Ginger (Zingiber officinale) is an age-old remedy for a number of diseases, including those affecting the digestive tract. It has long been valued as ahome remedy for dyspepsia, flatulence, colic and diarrhea, as well as being used in foods as a spice.
Fact Sheet on Ginger
Ginger is a tropical plant that has green-purple flowers and an aromatic underground stem (called a rhizome). It is commonly used for cooking and medicinal purposes.
What Ginger is Used for
• Ginger is used in Asian medicine to treat stomach aches, nausea, and diarrhea. • Many digestive, antinausea, and cold and flu dietary supplements sold in the United States contain ginger extract as an ingredient. • Ginger is used to alleviate postsurgery nausea as well as nausea caused by motion, chemotherapy, and pregnancy. • Ginger has been used for rheumatoid arthritis, osteoarthritis, and joint and muscle pain.
What the Science Says…
• Studies suggest that the short-term use of ginger can safely relieve pregnancy-related nausea and vomiting. • Studies are mixed on whether ginger is effective for nausea caused by motion, chemotherapy, or surgery. • It is unclear whether ginger is effective in treating rheumatoid arthritis, osteoarthritis, or joint and muscle pain. • NCCAM-funded investigators have looked at whether ginger interacts with drugs, such as those used to suppress the immune system, and ginger’s effects on reducing nausea and vomiting. Investigators are also studying: • The general safety and effectiveness of ginger’s use for health purposes, as well as its active components and effects on inflammation. • The effects of ginger dietary supplements on joint inflammation, rheumatoid arthritis, and osteoporosis.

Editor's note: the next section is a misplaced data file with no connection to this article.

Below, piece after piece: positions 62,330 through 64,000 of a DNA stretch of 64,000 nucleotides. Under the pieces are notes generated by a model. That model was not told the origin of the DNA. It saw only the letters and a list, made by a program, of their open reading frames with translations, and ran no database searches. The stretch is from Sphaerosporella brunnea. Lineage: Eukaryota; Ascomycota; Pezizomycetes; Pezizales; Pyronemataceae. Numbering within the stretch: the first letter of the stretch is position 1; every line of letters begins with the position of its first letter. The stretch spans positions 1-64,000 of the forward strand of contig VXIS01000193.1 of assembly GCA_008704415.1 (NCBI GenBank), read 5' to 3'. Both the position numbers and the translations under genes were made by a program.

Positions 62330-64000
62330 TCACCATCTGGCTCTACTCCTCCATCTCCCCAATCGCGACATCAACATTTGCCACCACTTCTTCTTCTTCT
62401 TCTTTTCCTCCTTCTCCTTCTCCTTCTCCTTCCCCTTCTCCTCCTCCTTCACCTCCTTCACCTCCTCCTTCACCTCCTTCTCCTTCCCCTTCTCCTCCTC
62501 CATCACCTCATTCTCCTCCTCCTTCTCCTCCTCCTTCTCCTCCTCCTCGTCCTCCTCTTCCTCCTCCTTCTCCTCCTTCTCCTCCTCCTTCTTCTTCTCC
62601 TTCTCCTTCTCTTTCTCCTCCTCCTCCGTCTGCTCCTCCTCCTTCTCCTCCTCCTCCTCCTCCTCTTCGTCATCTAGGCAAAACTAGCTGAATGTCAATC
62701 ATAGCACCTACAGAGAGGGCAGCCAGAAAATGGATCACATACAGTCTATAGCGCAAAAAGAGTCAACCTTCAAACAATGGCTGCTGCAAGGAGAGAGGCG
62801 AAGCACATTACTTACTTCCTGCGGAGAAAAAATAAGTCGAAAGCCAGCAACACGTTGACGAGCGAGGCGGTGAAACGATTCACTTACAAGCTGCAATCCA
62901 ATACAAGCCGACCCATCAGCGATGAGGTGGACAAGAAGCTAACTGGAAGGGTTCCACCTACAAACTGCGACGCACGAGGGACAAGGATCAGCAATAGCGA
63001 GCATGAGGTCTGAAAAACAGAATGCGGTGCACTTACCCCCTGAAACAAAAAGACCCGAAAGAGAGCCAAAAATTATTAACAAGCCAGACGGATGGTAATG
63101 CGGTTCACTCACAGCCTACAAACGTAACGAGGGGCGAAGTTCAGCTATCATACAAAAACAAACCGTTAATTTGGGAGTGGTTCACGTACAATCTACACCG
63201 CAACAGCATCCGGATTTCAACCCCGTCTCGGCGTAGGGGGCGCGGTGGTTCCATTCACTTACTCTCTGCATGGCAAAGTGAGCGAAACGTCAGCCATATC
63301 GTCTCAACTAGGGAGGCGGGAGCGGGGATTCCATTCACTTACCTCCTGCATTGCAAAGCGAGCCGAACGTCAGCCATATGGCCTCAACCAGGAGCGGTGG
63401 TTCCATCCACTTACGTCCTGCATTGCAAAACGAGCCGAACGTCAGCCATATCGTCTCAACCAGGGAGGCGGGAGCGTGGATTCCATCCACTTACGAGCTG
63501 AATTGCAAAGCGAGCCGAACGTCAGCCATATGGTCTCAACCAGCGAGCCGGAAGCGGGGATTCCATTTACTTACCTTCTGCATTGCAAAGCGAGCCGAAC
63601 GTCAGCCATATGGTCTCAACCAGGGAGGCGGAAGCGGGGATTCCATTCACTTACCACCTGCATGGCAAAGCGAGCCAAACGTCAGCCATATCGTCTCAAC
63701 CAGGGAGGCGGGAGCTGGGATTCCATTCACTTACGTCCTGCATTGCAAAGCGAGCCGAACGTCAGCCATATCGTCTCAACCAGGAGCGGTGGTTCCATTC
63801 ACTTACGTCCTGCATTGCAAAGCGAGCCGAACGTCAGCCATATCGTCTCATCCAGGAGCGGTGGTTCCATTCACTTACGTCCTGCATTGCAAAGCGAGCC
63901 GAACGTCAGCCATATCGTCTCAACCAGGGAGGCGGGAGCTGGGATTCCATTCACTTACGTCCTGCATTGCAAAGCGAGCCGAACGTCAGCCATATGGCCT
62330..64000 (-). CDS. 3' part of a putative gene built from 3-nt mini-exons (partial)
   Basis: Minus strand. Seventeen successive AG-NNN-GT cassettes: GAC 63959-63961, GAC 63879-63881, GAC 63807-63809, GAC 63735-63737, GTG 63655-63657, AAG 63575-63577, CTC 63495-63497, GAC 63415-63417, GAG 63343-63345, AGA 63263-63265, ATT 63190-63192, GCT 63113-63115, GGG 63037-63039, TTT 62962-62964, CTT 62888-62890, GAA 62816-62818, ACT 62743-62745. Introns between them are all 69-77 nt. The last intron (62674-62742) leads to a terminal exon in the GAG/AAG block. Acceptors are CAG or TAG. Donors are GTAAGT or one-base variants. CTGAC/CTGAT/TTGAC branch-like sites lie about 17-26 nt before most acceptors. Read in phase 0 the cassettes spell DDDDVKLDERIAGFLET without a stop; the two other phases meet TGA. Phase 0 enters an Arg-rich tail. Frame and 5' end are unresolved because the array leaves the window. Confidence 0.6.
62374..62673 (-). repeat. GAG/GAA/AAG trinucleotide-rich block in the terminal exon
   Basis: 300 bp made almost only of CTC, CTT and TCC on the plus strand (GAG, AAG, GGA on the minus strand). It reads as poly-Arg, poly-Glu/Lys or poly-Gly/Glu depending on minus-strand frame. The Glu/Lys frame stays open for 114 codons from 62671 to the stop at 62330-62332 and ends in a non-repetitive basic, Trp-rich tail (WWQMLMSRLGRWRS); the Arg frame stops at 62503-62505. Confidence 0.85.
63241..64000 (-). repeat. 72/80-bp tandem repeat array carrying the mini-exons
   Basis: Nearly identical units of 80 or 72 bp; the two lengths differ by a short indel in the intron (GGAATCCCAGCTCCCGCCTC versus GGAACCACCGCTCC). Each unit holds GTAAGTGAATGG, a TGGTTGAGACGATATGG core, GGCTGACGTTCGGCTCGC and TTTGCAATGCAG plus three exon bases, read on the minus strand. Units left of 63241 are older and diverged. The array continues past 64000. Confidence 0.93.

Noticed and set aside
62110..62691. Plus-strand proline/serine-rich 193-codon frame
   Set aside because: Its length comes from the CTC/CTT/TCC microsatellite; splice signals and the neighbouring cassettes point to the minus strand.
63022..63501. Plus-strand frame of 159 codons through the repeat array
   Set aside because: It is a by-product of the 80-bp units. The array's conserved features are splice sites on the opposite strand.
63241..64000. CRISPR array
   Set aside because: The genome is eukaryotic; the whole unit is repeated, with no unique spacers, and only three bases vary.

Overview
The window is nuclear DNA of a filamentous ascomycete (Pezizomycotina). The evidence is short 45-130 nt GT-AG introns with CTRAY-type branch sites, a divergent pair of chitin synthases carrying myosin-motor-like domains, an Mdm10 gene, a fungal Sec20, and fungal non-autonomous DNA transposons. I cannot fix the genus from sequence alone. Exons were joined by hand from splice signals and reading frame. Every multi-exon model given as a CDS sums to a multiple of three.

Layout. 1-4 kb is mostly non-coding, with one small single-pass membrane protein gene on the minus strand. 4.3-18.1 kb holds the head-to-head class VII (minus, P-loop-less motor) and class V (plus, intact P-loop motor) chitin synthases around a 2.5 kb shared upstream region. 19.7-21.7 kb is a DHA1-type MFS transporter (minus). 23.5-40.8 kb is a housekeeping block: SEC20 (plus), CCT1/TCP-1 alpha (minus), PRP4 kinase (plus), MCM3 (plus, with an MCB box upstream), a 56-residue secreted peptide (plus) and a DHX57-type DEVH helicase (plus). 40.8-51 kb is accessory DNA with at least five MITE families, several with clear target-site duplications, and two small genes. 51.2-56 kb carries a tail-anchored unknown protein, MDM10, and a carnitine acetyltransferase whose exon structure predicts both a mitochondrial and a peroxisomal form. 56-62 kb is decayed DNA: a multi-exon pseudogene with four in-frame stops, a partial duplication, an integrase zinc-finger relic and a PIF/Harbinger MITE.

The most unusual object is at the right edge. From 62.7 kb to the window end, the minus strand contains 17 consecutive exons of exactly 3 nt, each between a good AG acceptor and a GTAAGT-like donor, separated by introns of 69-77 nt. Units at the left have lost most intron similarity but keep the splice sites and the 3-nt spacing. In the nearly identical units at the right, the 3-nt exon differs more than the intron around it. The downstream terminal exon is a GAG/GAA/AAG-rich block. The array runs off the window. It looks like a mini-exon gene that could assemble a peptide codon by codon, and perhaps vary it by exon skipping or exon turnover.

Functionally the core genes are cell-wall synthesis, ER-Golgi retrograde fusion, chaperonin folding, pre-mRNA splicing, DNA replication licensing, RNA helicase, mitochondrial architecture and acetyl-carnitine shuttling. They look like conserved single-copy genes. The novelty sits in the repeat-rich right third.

How to Take Ginger
The underground stems of the ginger plant are used in cooking, baking, and for health purposes. Common forms of ginger include fresh or dried root, tablets, capsules, liquid extracts (tinctures), and teas.
Side Effects of Ginger Herbal Remedies
• Few side effects are linked to ginger when it is taken in small doses. • Side effects most often reported are gas, bloating, heartburn, and nausea. These effects are most often associated with powdered ginger. Inform your health care providers about any home remedies or other alternative practices you use. Give them a full picture to help ensure coordinated and safe care.
• Ginger. Natural Medicines Comprehensive Database Web site. Accessed at www.naturaldatabase.comon July 6, 2009. • Gruenwald J, Brendler T, Jaenicke C. PDR for herbal medicines. Montvale, New Jersey: Medical Economics Company; 2000. pp. 212–213. • Ginger (Zingiber officinale). In: Coates P, Blackman M, Cragg G, et al., eds. Encyclopedia of Dietary Supplements. New York, NY: Marcel Dekker; 2005:241–248. • Ginger (Zingiber officinale Roscoe). Natural Standard Database Web site. Accessed atwww.naturalstandard.com on July 6, 2009. • Ginger root. In: Blumenthal M, Goldberg A, Brinckman J, eds. Herbal Medicine: Expanded Commission E Monographs. Newton, MA: Lippincott Williams & Wilkins; 2000:153–159.